And then came the cuff. My blood pressure was extremely high and had been steadily climbing for a few years. My family has a history of heart disease so it shouldn’t have come as a surprise to me, but it did. We talked about making improvements to my diet and enhancing my fitness routine to get my numbers down into the healthy range. By this point in my appointment, I felt deflated but understood that I needed to clean up my eating. Bacon for breakfast does not a healthy heart make.
After my appointment, my doctor also sent me in for blood work. The results were disheartening. That day, I learned that not only was I anxious with alarmingly high blood pressure, but my glucose levels were in the prediabetic range. I was shocked.
A few weeks earlier, I thought I was a regular, average, somewhat healthy 30-something. And then, all of a sudden, I wasn’t. I knew I needed to make radical changes to my life if I wanted to be truly healthy and feel my best. I texted Cate that afternoon to tell her and ask for help. True to her nature, she was kind, compassionate and supportive. She told me that prediabetes is more common than we realize and it could be managed if I put in the work to change my habits.
I was ready. I was finally motivated to improve my health, this time not for vanity. That day, I stopped taking my health for granted and started prioritizing taking care of myself. As Cate says, “you can’t pour from an empty cup” and I’d been carrying an empty cup for the last few years without realizing it was bone dry. I was already practicing meditation and taking my dog for daily walks, but I added new habits into my life, too. I made a point to incorporate more vegetables into my meals – at least 3 servings of vegetables everyday (ideally something with every meal). I upped my water intake. I practiced yoga before bed to lower my stress levels and try to improve my sleep. At the start of this year, I joined Cate’s juice challenge and, later, the 30 Day Challenge with no booze, gluten or sugar. I started jogging a few days a week and started taking short walks throughout my day to get away from my laptop and move my body more than once every four hours. I incorporated YouTube workout videos and sessions with Cate into my week. These days, I read before bed instead of numbing out to Netflix and Instagram.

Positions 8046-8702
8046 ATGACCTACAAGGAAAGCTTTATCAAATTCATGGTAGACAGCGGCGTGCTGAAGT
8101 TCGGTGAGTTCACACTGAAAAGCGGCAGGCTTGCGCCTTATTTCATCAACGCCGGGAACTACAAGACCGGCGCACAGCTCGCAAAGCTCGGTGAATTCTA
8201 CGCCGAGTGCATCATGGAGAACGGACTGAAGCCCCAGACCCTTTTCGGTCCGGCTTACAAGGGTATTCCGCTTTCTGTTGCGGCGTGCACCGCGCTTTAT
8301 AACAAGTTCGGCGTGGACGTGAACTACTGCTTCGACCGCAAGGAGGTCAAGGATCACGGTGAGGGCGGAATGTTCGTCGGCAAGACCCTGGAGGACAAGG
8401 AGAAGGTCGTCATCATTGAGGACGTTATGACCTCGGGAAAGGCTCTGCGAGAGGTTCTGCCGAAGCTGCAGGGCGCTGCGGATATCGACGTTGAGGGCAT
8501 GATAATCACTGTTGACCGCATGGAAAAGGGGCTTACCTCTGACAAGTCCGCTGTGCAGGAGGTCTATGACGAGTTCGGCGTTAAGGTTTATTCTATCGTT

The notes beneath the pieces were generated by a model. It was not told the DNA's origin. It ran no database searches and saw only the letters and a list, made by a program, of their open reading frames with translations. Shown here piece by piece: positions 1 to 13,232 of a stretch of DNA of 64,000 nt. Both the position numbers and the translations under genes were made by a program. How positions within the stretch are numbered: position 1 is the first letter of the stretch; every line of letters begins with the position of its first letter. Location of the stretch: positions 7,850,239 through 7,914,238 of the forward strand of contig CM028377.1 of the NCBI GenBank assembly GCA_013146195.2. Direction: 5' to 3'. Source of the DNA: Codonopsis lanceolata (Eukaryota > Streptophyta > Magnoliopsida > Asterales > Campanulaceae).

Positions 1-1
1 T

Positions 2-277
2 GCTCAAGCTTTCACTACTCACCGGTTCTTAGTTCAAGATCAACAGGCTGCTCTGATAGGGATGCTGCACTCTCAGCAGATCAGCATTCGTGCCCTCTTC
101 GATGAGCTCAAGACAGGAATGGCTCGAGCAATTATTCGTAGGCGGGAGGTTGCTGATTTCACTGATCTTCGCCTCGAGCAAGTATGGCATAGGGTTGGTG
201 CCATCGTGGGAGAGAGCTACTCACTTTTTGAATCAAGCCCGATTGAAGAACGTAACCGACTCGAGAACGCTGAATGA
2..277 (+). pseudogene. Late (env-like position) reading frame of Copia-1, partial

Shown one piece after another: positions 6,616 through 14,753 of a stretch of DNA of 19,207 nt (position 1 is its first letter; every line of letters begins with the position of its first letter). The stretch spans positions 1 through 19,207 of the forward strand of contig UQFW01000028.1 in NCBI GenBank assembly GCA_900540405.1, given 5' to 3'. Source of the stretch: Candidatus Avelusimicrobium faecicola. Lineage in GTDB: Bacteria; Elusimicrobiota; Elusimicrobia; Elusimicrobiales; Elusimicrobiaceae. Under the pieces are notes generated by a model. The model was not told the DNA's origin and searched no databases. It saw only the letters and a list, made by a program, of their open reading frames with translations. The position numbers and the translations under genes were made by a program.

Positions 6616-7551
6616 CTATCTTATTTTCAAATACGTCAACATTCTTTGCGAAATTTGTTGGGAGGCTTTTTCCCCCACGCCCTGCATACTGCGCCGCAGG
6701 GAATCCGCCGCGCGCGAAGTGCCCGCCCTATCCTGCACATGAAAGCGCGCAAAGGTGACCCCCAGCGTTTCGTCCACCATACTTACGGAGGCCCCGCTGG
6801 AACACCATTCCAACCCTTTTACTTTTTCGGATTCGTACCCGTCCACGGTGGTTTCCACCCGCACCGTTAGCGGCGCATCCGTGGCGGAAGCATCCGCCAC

I’m only a few months into taking better care of myself, but I finally understand that it is a practice to revisit everyday, not a goal that needs to be achieved. And the by-product of my new practice? I’m gradually lowering my blood pressure numbers; I still have a few digits to go to be in the “healthy” range but I’m moving in the right direction. I’m more patient with challenges that arise and more centered when dealing with difficult personalities and life’s stressors. I’m more present, especially with my family. I still fall down the rabbit hole of what-could-go-wrong scenarios from time to time, but they are fewer and farther between. I finally feel comfortable in my own skin, in how I feel.
I never thought I’d say this, but I look forward to my morning workouts with Cate now and I am not a morning person; we’ve made them 30min which feels do-able on busy mornings when I also have to wrangle my 5 y/o to get ready for preschool and start working before 9am (and my husband is out of the house before we even wake up). I’m eating more balanced meals so I find myself less snack-y during the day. I still meditate every morning because I like the quiet time and the soothing voices on the Insight Timer app. I practice yoga as often as I can and have begun to really look forward to making this time for myself at night (instead of Netflix or snacks or wine or the mindless Instagram scroll). And, most importantly, I finally understand that health isn’t just my physical body, it’s also my mind and spirit so I make a point to nurture all parts of myself as often as I can. Like everything and everyone, I’m a work in progress but I’m feeling more optimistic about my journey these days.